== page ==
What I'm Backing on Kickstarter:

What I'm Backing on Kickstarter:
Immortal Figures: Gods of Olympus

Friday, October 30, 2009

What is this 'SIEGE Engine' anyway?

Some people who have heard about Castles & Crusades may not know much about it. Others may have read a reference about the 'SIEGE Engine' but not actually know what this is referring to. I'll be honest and admit that I haven't tried to systematically try to explain what it is very often and usually I explain the concepts to a new player during character creation. Most of it is quite intuitive and I haven't had a player who didn't understand the key concepts. However, a basic explanation and background might be beneficial to those who stumble upon this blog.

Basically, the SIEGE Engine is the underlying system and mechanic which the game is built up on. Now C&C has many similarities to what I refer to as 'classic D&D' and AD&D. It is a level-based game whereby you choose a character archetype to play and each character has six key attributes to help quantify their strengths and limitations.

With both D&D and AD&D, you had certain differences aside from one of them being referred to as 'Advanced'. The only reason I bring this up is that AD&D also led to the introduction of a proficiency based system. This was basically the introduction of a more complete skill system to the game. At first it was introduced as an option, but with the advent of AD&D 2nd Edition, it became recognized as a core concept. Classic D&D on the other hand didn't have this kind of itemized skill system. It kept things relatively simple but in no way was this inferior. Both games had their strengths and people preferred one over the other as more of a matter of taste. Both games also had certain classes with key skills (notably the Thief) and resolution for these special skills were built into the class. They both used a similar system of Saves -- a five category system to answer the needs of a Fantasy role playing game. However, the game also had different methods to resolve different sort of tasks. Some things required a high roll and the dice and others a low roll. Some used a d20 and others used percentile dice.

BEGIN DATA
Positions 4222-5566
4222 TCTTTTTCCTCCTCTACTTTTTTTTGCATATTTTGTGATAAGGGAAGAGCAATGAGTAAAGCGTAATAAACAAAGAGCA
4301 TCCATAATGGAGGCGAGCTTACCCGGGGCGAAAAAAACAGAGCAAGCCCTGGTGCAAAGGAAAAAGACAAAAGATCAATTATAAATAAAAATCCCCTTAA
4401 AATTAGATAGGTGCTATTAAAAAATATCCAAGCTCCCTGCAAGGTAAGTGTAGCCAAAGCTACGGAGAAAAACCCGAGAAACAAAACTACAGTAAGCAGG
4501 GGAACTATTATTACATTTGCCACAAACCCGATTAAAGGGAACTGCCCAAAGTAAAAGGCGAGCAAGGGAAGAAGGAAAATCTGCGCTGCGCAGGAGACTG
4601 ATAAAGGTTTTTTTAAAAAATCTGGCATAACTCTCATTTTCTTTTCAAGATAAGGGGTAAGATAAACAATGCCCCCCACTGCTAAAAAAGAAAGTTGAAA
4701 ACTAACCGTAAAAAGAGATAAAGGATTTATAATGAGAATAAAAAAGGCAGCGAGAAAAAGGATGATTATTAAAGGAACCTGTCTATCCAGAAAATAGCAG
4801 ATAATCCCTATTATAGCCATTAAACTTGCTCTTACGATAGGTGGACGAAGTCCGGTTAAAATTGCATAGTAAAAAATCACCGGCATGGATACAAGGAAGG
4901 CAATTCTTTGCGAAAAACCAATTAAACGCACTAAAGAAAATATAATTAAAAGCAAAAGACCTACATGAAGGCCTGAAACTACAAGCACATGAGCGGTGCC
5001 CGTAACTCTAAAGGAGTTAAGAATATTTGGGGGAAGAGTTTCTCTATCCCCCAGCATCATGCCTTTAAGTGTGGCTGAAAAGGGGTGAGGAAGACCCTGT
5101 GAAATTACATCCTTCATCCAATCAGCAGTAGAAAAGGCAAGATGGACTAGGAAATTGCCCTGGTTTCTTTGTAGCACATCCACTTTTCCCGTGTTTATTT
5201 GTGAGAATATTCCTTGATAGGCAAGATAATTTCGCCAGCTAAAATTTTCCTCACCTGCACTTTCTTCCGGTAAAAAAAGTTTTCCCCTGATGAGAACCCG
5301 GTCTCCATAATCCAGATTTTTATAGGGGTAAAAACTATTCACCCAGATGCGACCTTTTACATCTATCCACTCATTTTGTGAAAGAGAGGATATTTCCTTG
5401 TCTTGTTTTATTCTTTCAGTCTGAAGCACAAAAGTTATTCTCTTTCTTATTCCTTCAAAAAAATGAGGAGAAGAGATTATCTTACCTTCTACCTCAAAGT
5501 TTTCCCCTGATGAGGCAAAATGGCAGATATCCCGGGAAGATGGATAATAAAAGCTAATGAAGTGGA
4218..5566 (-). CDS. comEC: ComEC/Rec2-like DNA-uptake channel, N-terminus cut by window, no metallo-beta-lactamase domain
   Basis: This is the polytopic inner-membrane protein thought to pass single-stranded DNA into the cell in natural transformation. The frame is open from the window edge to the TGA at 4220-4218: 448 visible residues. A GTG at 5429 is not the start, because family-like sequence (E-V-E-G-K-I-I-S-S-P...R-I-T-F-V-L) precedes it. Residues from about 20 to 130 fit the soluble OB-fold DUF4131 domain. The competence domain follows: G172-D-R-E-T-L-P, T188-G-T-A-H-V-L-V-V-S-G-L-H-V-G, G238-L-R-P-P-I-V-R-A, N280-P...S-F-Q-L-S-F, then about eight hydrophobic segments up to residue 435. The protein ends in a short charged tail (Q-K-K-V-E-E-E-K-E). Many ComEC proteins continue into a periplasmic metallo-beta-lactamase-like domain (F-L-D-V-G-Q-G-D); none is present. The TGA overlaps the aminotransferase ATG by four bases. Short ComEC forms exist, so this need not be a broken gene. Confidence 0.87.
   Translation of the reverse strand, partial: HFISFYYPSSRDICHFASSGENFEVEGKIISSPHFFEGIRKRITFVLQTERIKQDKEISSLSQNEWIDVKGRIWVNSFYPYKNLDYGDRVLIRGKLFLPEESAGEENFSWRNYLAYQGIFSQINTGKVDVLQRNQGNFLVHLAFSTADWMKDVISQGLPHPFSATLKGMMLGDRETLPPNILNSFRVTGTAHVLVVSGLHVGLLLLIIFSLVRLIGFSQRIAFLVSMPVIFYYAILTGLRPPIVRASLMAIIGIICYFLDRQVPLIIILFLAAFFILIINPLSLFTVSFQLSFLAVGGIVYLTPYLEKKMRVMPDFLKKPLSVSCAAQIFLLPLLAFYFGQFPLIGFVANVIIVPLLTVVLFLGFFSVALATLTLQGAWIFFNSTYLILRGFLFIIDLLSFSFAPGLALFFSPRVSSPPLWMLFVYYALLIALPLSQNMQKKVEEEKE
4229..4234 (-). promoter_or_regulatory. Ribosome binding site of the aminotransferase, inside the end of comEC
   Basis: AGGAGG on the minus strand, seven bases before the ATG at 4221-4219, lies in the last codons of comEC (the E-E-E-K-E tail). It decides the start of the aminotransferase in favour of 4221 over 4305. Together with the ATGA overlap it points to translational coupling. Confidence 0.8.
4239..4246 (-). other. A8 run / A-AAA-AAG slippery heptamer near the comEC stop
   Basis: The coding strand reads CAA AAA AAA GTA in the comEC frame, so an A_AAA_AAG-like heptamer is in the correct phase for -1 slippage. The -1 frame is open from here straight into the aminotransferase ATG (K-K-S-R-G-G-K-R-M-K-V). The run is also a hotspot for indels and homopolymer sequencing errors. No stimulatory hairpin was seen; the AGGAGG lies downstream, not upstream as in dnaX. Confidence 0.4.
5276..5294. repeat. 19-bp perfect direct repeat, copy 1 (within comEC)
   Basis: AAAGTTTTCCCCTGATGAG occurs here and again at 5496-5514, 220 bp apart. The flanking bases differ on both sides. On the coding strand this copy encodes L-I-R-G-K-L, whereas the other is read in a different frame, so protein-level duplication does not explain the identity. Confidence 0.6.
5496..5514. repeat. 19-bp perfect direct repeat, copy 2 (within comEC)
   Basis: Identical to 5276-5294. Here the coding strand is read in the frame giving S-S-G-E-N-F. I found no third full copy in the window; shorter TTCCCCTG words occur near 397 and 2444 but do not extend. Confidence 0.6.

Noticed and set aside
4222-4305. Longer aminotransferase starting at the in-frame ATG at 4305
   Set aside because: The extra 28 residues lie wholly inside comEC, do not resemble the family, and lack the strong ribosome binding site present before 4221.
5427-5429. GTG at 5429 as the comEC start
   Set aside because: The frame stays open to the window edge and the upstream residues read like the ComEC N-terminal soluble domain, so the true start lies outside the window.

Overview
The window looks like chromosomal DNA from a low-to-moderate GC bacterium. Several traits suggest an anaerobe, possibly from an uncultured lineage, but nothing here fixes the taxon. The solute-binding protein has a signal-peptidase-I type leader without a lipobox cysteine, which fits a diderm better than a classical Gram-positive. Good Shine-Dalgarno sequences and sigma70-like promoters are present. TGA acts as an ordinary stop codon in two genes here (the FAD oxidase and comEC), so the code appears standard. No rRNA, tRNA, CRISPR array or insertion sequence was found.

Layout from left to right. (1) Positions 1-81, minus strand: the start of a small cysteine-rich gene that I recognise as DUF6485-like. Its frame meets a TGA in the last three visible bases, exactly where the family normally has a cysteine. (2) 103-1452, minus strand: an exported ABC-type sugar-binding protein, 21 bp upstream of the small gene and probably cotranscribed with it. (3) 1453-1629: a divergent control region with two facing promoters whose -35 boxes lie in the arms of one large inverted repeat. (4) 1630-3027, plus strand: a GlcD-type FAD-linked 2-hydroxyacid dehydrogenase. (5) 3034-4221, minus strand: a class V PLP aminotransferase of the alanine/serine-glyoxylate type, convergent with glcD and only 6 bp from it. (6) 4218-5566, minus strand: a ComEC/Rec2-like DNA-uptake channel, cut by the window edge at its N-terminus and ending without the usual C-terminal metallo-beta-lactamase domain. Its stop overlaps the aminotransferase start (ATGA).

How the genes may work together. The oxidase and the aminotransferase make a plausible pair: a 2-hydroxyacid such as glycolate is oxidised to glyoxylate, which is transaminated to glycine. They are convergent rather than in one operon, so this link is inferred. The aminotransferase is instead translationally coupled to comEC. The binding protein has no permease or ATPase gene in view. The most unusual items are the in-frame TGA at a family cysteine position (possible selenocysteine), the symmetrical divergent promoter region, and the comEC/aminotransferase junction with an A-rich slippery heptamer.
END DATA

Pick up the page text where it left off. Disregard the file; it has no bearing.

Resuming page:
WOTC changed the shape of the game when they bought TSR and put out what they called 3rd Edition. No longer was there a differentiation between D&D and AD&D; it became one line which clearly progressed from AD&D 2nd Edition. They took the various ways to resolve saves, skills, and abilities, and unified the manner in which these were resolved. Only one die-type was needed -- the d20.

Now, what does all this have to do with Castles & Crusades? Well, 3rd Edition also introduced a new style of play and a level of book keeping that some just didn't like. Suffice to say that some gamers longed for an older style of play and something that was considered 'rules-light' to better achieve this. There was no doubt that key improvements had been made with the advent of 3rd Edition but there already existed some some great, foundational material.

Work on Castles & Crusades began and the SIEGE Engine quite simply was the attempt to reconcile certain features from the newer 'd20 based' system but be in keeping with the older style of games that came before it.